Members of a panel on poverty at the conservative Faith and Family Coalition’s annual Road to Majority Conference in Washington, DC had a somewhat predictable solution for low-income Americans trying to move up the economic ladder – get married, stay married and don’t have a child until you’ve gotten married.
“It really does come down to marriage and the family,” said Rachel Sheffield, a policy analyst at the Heritage Foundation.
But is marriage really the answer to economic woes? The conservative Heritage Foundation would say yes – they call marriage “America’s No. 1 weapon against child poverty.”
They are right in one respect – only one in eight children with two married parents live below the poverty line, while five in 10 living with a single mother do. But many researchers say the decline in marriage is a byproduct of falling economic opportunity, not a cause of poverty.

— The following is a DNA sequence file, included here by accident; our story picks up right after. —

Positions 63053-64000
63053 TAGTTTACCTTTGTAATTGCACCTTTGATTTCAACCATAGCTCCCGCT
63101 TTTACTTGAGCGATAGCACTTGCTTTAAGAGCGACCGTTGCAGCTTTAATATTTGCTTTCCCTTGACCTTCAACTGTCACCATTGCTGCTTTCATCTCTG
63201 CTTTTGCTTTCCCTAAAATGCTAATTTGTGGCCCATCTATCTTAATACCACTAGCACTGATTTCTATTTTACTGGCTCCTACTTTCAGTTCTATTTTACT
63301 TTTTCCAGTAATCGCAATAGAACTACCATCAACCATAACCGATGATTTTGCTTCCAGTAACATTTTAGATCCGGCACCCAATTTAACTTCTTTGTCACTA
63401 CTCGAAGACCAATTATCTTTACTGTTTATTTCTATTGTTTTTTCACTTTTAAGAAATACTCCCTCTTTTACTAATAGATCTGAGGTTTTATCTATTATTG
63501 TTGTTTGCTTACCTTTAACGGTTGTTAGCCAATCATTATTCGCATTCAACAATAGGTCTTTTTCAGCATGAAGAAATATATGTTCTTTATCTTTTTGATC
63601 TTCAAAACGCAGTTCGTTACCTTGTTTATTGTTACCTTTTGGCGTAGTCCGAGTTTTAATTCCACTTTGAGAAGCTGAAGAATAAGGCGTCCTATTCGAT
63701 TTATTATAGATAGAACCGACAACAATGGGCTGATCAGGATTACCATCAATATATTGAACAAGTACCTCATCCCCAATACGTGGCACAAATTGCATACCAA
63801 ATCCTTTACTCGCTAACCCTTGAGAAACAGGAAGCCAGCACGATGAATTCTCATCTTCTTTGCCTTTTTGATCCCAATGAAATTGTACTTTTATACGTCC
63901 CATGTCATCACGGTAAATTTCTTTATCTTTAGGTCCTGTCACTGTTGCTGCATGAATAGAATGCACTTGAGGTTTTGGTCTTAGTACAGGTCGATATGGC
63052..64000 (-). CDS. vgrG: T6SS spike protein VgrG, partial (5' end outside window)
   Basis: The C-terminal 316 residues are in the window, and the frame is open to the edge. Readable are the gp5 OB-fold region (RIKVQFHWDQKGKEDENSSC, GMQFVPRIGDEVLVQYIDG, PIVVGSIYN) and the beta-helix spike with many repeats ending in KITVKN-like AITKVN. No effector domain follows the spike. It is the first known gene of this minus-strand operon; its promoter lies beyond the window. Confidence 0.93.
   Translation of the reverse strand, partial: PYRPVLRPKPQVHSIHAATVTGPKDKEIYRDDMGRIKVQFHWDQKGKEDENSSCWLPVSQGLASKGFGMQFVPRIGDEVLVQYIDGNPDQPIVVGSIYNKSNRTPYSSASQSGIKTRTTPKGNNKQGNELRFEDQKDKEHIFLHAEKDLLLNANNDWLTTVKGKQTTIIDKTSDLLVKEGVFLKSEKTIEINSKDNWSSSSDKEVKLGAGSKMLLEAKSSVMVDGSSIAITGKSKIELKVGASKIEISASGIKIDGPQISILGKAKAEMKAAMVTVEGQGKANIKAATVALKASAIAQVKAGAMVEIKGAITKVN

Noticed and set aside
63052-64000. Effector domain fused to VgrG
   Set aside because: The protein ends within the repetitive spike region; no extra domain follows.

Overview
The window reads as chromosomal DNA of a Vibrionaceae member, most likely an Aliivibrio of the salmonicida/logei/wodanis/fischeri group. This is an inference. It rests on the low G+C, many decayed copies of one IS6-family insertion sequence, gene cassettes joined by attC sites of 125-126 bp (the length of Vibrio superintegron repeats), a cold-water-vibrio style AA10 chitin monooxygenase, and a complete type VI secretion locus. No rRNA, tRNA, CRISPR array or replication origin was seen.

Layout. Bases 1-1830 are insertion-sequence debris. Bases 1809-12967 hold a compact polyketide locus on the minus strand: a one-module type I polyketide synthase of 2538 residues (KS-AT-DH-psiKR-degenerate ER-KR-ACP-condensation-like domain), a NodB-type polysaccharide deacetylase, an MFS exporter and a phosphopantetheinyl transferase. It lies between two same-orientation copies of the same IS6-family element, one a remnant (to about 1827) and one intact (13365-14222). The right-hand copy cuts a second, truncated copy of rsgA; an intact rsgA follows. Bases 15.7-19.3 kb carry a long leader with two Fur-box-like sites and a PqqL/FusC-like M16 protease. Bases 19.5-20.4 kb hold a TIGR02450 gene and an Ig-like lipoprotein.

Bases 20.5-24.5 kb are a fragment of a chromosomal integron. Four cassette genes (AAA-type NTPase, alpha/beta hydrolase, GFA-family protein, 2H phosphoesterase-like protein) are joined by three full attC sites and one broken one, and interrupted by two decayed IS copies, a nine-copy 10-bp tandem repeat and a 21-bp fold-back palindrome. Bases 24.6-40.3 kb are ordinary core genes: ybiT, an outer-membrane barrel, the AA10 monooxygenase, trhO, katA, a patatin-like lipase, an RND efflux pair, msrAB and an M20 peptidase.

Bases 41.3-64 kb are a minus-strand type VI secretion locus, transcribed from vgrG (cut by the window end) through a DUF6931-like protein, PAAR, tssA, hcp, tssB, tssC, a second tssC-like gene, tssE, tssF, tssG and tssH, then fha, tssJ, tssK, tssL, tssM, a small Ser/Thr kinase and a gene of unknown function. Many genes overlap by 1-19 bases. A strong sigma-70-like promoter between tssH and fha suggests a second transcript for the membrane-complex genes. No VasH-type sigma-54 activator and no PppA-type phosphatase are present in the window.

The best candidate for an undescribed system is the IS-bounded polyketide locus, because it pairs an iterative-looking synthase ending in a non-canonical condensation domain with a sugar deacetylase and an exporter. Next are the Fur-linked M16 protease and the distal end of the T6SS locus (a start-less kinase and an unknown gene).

“Globalization, the decline of labor unions, technological change and other tidal economic forces have battered the poor, with years of economic growth failing to lift their prospects,” writes economics reporter Annie Lowrey in the New York Times Magazine. “These forces have inevitably affected young people’s choices, researchers think.”
More realistic solutions include raising the minimum wage to $10.10 an hour, which would benefit 2.8 million working single parents; helping millions balance the demands of work and family by expanding access to preschool and affordable child care; and investing in job training to people transition to new and more lucrative careers.